In my previous post about habits, I promised to offer solutions for defeating bad ones…
Ha! What was I thinking? I’m no psychologist and this is a pretty technical subject when you really get into it. But as with most of what I write here, I’ll offer my non-expert advice based on my own experiences, things I’ve read, what has worked for me, and what I am trying now (since I’m definitely not beyond bad habits myself).
– Figure out what you WANT to be doing instead
This sounds pretty obvious, but it’s a simple step that is often taken for granted. It’s easy to say, “this habit I’ve developed is unhealthy or destructive; I should stop.” But you can’t just chastise bad behavior–you have to present an alternative to replace it.
Since we moved, I still have some sense of being disembodied and we haven’t developed normal routines. But we humans are remarkably adaptable and can settle even into routines that are uncomfortable. In the absence of a healthy routine, whatever is easiest slides right into the opening (like spending the evening on the couch watching TV).
We need to ask the question, “what should I be doing instead of this bad behavior?” because it will be much easier to break a habit if you replace it with a new one.
– Identify current roadblocks and figure out if there are ways you can deal with them
The other night, after confessing in my post that I’ve become a lazy slob, the universe sent a reminder that it’s not all my fault — in the form of our crazy downstairs neighbours who, as usual, were up yelling and laughing at 2am, and then again from 4-6 am. So despite my intention to get up and do yoga first thing in the morning, I reset my alarm somewhere around 3:30am to give myself an extra hour of sleep.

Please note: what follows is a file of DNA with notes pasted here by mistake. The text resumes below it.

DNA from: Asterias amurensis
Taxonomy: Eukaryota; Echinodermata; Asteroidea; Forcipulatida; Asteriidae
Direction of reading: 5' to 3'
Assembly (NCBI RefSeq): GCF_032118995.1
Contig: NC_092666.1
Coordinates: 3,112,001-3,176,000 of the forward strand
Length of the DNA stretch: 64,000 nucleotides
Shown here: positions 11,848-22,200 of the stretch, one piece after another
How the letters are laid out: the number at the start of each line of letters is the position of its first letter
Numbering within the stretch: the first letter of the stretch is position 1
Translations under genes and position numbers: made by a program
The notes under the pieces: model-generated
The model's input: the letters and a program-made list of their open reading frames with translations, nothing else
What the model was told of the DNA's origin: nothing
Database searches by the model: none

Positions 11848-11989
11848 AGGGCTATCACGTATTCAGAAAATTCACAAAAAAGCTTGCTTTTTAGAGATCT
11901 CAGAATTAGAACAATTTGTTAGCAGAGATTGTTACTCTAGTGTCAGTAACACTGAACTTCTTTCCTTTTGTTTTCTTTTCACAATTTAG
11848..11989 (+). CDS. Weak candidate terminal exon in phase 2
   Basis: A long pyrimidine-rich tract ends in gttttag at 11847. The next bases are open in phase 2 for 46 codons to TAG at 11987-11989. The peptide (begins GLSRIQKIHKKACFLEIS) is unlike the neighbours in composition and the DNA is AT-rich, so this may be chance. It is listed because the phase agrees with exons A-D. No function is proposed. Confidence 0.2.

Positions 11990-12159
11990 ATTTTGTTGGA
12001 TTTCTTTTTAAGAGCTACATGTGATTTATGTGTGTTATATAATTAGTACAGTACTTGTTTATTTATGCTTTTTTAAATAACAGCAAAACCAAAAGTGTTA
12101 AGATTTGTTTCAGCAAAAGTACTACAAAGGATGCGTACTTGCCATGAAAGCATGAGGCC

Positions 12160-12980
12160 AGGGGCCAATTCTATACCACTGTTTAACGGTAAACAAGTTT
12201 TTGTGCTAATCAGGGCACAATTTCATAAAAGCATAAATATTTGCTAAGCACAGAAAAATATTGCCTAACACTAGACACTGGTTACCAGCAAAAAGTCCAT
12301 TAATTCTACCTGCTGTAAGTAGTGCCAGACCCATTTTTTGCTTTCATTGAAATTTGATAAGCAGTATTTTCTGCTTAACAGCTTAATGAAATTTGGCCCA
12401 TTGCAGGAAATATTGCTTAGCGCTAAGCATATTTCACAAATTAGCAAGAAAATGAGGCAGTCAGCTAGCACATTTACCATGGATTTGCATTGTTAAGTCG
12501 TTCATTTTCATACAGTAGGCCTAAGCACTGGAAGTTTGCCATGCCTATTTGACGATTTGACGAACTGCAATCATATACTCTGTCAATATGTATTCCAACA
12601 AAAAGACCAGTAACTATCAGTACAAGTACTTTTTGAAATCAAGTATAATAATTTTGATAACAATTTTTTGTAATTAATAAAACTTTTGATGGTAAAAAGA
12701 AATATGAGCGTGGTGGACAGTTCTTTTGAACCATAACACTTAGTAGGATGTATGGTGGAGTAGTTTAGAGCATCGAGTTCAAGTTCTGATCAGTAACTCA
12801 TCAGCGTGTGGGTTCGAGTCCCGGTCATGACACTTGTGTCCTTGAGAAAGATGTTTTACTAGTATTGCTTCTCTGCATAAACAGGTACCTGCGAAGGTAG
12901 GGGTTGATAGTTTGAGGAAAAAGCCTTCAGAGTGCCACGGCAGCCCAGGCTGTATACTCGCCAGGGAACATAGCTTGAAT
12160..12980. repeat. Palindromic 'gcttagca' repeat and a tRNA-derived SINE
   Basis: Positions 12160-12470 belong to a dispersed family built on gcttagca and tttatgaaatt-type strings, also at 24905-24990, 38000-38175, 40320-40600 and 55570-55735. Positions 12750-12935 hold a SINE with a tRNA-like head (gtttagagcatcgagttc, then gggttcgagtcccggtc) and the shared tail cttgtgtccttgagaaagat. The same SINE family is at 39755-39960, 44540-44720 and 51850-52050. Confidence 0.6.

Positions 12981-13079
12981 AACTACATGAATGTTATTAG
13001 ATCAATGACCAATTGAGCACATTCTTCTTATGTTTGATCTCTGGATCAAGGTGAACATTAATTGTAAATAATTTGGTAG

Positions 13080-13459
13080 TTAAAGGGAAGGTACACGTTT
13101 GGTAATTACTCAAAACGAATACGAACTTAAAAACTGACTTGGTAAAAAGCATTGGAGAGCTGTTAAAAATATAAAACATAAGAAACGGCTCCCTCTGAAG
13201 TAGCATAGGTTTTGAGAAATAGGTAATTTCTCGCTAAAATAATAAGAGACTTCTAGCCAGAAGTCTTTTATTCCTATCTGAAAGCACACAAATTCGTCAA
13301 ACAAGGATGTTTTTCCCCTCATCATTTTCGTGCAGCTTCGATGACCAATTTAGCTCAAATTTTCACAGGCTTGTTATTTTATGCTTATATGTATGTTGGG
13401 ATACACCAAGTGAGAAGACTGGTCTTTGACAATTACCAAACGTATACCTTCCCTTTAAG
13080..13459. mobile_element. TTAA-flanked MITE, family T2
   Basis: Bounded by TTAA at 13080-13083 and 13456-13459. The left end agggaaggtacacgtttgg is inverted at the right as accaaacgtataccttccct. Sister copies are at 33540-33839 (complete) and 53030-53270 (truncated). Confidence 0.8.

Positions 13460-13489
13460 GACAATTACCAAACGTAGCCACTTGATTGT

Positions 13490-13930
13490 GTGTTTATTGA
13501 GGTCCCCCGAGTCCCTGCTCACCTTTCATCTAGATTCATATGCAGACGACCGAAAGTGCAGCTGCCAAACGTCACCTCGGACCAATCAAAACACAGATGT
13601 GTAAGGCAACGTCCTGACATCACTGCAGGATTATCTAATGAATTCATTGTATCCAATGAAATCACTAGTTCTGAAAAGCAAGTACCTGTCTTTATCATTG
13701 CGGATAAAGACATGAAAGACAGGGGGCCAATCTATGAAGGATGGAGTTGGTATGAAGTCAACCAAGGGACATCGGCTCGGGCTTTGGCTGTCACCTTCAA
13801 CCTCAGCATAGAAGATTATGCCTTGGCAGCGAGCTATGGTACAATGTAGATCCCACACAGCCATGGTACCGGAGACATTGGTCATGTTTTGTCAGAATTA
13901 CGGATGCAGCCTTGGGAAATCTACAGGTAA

We are trying to deal with this neighbour situation. But until it’s resolved, there are some mornings when I legitimately can’t keep up my ideal routine. Perhaps part of the solution then is to try to build a workout into a different part of the day. You have to be open to the idea that your ideal scenario just might not be possible, and flexible enough to adopt alternatives.
– Tap into your strong motivations and/or find a way to build in accountability
Sometimes just knowing that something is good for us is not enough to make us do it. In these instances, I’m not above resorting to bribery or coercion. For example, I am cheap. I don’t have a lot of money, so I am careful not to waste it. So with that, if I’ve paid for something like a gym membership, not wanting to waste the money is a strong enough motivator to make me go.
Similarly, if I’ve joined a team, the idea that other people are counting on me keeps me going consistently. That’s the built-in accountability. It can be as simple as setting clear goals or targets. “I will write 3 posts/week.” Put it into your schedule. It’s much more tangible than just saying, “I want to write more.”
– Go for a change of scenery
Habits are often triggered by cues in our environment that recall that behavior, like smokers wanting a cigarette after a meal or with drinks. Removing yourself from these cues (or removing the cue) is a good way to avoid the bad habit and replace it with a good one. At the moment, my new apartment is basically one big cue for me to be lazy. I’m working on ways to change that, but in the meantime I’ve decided that when I want to get work done (like writing), it’s out the door for me! This week, I went to the new coffee shop in our neighbourhood and have decided it will be My Spot (which in itself is motivating because I’ve always wanted a Spot!). We’re in the city now–might as well take advantage of what it has to offer!
If you’d like to read a more studied and scientific take on habits, check out this episode of NPR’s Fresh Air. It confirms some of what I said, debunks some other impressions, and gives you a greater sense of what’s going on in your brain! Most importantly, it will verify that there is indeed hope for breaking bad habits!
What approaches do you use to break bad habits or form good ones?